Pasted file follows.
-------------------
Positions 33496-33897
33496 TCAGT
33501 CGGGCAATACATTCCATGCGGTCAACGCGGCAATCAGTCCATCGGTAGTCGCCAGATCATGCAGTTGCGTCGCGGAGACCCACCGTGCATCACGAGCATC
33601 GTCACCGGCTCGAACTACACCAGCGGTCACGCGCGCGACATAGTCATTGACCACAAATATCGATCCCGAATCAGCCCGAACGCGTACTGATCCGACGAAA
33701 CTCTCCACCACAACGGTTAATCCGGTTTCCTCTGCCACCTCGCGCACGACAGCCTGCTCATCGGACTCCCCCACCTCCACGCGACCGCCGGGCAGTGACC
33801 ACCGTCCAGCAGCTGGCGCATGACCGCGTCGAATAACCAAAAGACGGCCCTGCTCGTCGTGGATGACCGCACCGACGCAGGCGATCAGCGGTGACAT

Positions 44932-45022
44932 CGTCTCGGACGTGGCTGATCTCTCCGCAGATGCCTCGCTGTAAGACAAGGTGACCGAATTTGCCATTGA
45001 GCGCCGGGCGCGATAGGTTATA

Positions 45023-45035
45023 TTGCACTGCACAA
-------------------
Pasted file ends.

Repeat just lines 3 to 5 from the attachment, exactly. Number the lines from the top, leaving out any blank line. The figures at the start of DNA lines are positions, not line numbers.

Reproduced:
33501 CGGGCAATACATTCCATGCGGTCAACGCGGCAATCAGTCCATCGGTAGTCGCCAGATCATGCAGTTGCGTCGCGGAGACCCACCGTGCATCACGAGCATC
33601 GTCACCGGCTCGAACTACACCAGCGGTCACGCGCGCGACATAGTCATTGACCACAAATATCGATCCCGAATCAGCCCGAACGCGTACTGATCCGACGAAA
33701 CTCTCCACCACAACGGTTAATCCGGTTTCCTCTGCCACCTCGCGCACGACAGCCTGCTCATCGGACTCCCCCACCTCCACGCGACCGCCGGGCAGTGACC